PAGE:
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Old 05-31-2016, 07:17 AM   #1
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Trip to Yellowstone National Park

What are people's thoughts on the length of time needed to see Yellowstone? Thinking of staying at Fishing bridge RV park 3 days and moving to Colter Bay RV park for 3 days. Is that adequate? We can see Tetons from Colter Bay I believe as well. Thanks


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Old 05-31-2016, 10:22 AM   #2
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We spent a week in Yellowstone 2 years ago and didn't get to do or see everything we wanted to. We will be going back, hopefully this September. The park is huge. I guess it depends on what you want to do and see. Do you hike? Fish? Sightsee? If you are close enough you can always go back, if you are really far away and it's a one shot deal, I'd add more time.
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Old 05-31-2016, 11:00 AM   #3
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Thanks for the input. We like to hike as well as sightsee, so we will stretch it out, we have the time. What's your opinion on where we are staying?


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Old 05-31-2016, 11:56 AM   #4
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Has anyone driven through the park and stayed on the Northwest corner of the park? Any negative issues with doing that and then on to Colter Bay for 5 days or so? Trying to stay where we have full hookup, newbie at this.


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Old 05-31-2016, 12:33 PM   #5
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Like previously stated, Yellowstone is huge, and the traffic moves slowly. We have stayed in West Yellowstone, Fishing Bridge and Coulter Bay. I would suggest staying at all three. If by the "northwest" part of the park means Gardiner, that is a good location for visiting the northern tier. Hard to pick a bad location, just a matter of time.

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Old 05-31-2016, 01:22 PM   #6
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I've visited YNP for over 30 years, and I've still not had my fill. I taught environmental science to teachers for 18 years in Dubois, Tetons, and YNP and always see new things. Mammoth Hot Springs has a nice campground in very tall sage brush, it's the historical headquarters of the park. Usually an elk herd hangs out on the lawn around Ft. Yellowstone. Gardiner, MT has the Roosevelt Gate and many tourist traps. The North East entrance to Cooke City, passes through the Lamar Valley, sometimes called the 'Serengeti of Yellowstone' is often a place to spot wolves, grizzlies, elk, and much other wildlife.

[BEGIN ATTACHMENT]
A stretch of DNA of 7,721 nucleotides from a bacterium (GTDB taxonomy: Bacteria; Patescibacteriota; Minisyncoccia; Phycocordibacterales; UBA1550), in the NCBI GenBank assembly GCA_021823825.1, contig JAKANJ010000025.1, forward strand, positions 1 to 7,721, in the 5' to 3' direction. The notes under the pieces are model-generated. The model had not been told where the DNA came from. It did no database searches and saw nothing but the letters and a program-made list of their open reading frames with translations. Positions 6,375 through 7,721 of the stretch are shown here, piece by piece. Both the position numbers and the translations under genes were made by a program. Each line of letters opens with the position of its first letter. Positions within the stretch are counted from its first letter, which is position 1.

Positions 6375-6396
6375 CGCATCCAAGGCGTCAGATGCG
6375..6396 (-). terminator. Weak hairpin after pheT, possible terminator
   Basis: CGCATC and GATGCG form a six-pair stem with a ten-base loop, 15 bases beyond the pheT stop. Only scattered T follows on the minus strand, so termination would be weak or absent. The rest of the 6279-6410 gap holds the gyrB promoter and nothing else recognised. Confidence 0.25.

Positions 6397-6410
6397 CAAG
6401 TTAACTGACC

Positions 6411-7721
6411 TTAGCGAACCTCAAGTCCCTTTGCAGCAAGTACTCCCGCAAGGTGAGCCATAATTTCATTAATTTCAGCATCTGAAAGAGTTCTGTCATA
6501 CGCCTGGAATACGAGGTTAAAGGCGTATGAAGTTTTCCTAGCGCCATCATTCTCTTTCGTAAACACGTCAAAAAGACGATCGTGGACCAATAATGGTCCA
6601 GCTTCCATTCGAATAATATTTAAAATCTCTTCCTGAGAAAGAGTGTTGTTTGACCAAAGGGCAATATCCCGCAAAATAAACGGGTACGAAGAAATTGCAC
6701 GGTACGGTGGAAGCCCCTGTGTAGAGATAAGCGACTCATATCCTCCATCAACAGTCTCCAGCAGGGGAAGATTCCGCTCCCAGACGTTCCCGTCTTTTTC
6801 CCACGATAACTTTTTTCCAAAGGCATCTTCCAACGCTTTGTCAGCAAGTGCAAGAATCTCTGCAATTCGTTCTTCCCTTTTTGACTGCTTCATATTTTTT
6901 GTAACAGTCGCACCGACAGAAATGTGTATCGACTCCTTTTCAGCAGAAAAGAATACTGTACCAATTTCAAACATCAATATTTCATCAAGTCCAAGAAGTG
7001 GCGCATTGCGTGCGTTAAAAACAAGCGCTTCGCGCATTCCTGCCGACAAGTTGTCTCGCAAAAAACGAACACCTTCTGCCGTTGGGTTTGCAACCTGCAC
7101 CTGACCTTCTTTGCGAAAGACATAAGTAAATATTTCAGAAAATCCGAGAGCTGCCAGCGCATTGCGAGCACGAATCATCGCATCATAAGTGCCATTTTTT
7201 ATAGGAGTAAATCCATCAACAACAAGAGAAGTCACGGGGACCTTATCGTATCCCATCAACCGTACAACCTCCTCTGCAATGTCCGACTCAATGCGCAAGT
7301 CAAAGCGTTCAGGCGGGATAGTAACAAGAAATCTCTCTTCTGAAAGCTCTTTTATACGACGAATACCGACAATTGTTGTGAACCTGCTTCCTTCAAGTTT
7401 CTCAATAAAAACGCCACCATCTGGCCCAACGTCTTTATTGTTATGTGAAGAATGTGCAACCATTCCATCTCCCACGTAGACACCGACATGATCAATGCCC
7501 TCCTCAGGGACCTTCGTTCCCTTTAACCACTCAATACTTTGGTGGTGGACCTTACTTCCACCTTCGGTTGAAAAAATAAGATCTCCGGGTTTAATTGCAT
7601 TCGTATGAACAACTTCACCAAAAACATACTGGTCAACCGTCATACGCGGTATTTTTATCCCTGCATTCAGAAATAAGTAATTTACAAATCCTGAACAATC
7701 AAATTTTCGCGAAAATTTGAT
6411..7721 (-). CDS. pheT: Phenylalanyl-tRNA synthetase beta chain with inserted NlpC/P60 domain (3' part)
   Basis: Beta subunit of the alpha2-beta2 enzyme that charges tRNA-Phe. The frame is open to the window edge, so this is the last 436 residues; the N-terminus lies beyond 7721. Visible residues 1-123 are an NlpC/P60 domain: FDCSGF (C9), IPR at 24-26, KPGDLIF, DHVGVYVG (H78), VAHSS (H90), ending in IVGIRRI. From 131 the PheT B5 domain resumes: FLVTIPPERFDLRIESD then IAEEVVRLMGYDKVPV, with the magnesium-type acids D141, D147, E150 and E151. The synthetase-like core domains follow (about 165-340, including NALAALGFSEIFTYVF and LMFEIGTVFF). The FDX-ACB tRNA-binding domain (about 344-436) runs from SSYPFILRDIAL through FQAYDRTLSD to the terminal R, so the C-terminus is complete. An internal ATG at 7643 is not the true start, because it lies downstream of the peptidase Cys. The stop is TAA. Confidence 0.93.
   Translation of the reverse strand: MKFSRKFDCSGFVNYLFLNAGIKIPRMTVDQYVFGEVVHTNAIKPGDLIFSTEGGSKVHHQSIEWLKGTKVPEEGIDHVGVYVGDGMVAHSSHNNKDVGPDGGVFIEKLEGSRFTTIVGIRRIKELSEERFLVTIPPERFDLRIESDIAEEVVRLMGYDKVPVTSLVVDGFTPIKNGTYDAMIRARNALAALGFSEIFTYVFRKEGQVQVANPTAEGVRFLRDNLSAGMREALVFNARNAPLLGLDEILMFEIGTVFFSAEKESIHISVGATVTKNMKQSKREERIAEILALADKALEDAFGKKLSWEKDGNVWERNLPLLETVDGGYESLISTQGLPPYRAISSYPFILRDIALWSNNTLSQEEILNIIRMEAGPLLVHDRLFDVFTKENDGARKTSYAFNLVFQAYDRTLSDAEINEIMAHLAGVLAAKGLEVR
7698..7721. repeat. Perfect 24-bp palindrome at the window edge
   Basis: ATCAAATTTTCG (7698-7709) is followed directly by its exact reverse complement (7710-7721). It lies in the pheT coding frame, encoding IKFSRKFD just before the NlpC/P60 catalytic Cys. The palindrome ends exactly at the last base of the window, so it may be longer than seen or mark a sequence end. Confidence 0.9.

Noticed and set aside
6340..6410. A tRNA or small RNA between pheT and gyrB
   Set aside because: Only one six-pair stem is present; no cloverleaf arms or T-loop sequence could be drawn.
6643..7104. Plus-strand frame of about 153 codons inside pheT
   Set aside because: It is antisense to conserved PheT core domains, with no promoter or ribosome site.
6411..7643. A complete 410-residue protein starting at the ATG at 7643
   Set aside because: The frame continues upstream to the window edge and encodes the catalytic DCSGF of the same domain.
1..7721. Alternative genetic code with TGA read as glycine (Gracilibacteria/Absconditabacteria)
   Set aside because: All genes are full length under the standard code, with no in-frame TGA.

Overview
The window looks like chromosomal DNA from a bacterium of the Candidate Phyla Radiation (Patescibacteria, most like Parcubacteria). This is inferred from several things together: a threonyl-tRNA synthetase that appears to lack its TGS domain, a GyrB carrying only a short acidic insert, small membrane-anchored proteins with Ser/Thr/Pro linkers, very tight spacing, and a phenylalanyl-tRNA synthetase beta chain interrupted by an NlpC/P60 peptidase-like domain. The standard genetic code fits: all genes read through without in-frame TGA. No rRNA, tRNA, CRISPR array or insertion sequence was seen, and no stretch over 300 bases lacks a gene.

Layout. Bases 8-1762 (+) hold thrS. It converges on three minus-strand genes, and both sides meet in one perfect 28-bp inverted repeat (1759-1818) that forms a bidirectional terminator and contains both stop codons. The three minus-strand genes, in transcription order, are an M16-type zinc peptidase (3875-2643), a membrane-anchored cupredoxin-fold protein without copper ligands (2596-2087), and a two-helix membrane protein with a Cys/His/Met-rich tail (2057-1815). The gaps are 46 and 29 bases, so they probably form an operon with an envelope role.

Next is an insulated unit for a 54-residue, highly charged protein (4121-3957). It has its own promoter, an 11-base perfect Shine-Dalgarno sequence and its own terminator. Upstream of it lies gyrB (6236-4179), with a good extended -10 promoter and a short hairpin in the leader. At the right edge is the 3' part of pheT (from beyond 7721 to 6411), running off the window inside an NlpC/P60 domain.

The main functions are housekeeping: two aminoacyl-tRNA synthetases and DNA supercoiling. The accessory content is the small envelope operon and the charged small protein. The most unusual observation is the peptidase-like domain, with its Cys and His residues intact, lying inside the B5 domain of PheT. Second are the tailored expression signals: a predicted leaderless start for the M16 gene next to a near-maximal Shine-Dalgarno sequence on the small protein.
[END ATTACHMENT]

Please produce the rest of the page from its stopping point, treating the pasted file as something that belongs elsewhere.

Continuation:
Fishing Bridge is pretty central to the park, speed limit is 45 mph but BHM sightings can slow that down. (Big Hairy Mammals) You'll want to tour in your toad to see more and for parking. Many RVers swear by West Yellowstone, it has developed RV campgrounds and only second to Jackson as a commercially developed tourist trap with shopping and attractions that have admission charges. Cody, WY on the east side has camping and a pretty extensive Buffalo Bill Center of the West, 5 museums in one building that's worth a visit.

YNP is visited by millions each summer, but a big secret, most visitors never get out of sight of their cars. Even at Old Faithful, which will have crowds of thousands as time approaches an Old Faithful eruption, you can hike some of the boardwalks, see the eruption, and be pretty lonely. Hike up to the OF overlook, I've often been alone up there while the benches and walkways near the geyser are packed. Same at Artist's Point, hike past the main paved walks, a quick turn away from the canyon and then a turn back and you'll find you are at a higher view point of the canyon and often no other people. (and no railings or walls, be careful)

A hike up Mount Washburn, one of the highest points in the park is also worth it, it's an old Model T road so an easy trail. You will experience weather changes, take water and warm clothing. I've been snowed on many times walking up there in July and August. A great view of the Grand Canyon, Hayden Valley, and if fires aren't burning to the west, you can see the Teton Range, too.

If you want to swim, take the side road just south of Madison Junction, Firehole Canyon Drive. Towards the end of the one way road you'll see parking and outhouses, the Firehole River Swimming hole. Sandy bottom and water tempered by geyser/hot spring runoff, it's a great place to play. The park maintains it but keeps it secret, it's not on maps.

The only hot spring you can experience is on the road between Mammoth and Gardiner, right at the 45 N parallel. (half way between Equator and North Pole) Run off from Mammoth Hot Springs meets the Gardiner River. In the 1890's it was an actual built up spa area, it's wild and natural now, but when the river is flowing normal it's open for a soak. If the gates are padlocked, it's closed because of high water. Like the Firehole swimming hole, it's not advertised.

Bunsen Peak is another mountain hike near Mammoth, Fairy Falls, one of the tallest falls in the park is an easy hike, long but very little elevation change. It goes around Grand Prismatic Spring, trailhead is one mile south of Midway Geyser Basin. (Opps, as of May '16 road and trail improvements have it closed. Check at Ranger Station at Old Faithful to see if it's open during your visit)